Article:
HATRED IN RUSSIA
It is difficult to accurately assess Russian propaganda postcards from this era due to the low number of surviving examples. Production was also low, largely due to their dependency on foreign imports that ceased once the War began. Most Russian made cards only depict their soldiers because demonization of the enemy was seen as beyond good taste. Russian newspapers even went so far as to criticized derogatory illustrations found on German postcards. When images of hate are found, they are usually on cards printed elsewhere with foreign sensibilities and exported to Russia.
Most political cartoons concerning Russia were printed by Allied publishers in France or Great Britain. This also goes for cards designed to show atrocities and drum up hate. The card above is part of a set that portrays Germans as pillagers, robbers of the dead, killers of red cross workers, and menacers of women and children. The images however seem to originate with a French illustrator, and there is no telling where the card was actually printed. The Allies re-captioned many domestic cards in other languages for foreign audience.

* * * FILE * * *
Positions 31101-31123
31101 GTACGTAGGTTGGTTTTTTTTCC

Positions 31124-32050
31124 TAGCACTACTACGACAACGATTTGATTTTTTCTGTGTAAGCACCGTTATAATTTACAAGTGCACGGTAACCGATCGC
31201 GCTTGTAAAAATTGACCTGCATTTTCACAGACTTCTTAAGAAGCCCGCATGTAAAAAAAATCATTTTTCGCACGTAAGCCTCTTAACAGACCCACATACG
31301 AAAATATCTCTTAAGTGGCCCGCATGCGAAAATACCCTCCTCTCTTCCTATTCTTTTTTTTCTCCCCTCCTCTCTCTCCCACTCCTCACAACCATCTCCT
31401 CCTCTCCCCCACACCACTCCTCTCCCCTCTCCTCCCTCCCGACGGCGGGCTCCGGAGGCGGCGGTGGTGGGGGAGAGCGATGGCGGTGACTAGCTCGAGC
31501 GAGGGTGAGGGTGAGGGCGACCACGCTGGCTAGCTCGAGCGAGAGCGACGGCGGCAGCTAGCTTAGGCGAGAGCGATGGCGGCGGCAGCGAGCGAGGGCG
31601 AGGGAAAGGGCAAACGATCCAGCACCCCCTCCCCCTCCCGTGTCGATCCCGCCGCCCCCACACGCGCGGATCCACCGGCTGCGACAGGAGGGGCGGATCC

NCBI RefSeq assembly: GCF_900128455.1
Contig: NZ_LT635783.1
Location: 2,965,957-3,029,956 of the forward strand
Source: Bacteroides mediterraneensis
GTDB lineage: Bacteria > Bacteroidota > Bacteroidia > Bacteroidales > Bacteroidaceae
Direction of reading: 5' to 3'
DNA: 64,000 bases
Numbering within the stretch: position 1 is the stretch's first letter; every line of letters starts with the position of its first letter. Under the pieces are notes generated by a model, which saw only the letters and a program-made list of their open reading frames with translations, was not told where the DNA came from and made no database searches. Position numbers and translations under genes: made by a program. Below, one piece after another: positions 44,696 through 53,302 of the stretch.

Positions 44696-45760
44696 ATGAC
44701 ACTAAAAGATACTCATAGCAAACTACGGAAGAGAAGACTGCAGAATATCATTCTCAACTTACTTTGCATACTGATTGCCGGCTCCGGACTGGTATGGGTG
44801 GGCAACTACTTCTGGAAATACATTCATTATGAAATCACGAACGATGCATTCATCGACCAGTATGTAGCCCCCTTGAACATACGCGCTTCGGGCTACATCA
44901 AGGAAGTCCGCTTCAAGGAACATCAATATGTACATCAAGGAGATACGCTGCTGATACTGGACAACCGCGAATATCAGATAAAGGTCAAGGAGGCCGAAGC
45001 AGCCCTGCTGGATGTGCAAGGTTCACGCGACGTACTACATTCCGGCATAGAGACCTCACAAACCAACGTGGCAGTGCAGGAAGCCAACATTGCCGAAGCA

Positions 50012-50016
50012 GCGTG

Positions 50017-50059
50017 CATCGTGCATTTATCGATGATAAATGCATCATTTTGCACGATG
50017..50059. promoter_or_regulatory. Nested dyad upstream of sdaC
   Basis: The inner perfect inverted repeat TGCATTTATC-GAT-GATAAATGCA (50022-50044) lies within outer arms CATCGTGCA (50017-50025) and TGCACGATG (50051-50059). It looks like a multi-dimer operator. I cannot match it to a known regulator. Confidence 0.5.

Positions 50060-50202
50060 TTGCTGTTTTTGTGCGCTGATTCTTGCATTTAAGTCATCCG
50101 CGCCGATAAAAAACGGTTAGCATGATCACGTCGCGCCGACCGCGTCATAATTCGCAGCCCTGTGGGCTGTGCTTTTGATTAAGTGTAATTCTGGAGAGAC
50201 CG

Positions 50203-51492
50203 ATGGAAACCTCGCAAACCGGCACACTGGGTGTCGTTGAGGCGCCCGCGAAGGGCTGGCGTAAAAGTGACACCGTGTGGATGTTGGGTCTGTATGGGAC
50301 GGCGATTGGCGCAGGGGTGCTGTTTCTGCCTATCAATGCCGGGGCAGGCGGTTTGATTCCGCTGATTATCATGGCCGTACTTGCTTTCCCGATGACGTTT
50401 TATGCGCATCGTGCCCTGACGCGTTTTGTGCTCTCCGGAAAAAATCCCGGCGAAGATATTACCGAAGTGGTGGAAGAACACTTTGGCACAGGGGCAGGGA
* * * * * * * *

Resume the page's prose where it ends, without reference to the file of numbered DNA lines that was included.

Genevieve became the patron saint of Paris after her prayers diverted Attila the Hun away from the city in the 5th century. On the card above, she becomes the subject matter for the Russian artist Sergei Sergeerich Solomko who places her in a contemporary wartime scene. While the connection between past and present may seem obvious, the image is about more than prorating the Kaiser as a barbarian. It portrays the triumph of good over evil in terms of the devout. Religion played a huge role in the life of ordinary Russians, and the Great War was often presented through this lens. While Solomko moved to Paris in 1910, his propaganda postcards were made for both a French and Russian audience.
HATRED IN NEUTRAL NATIONS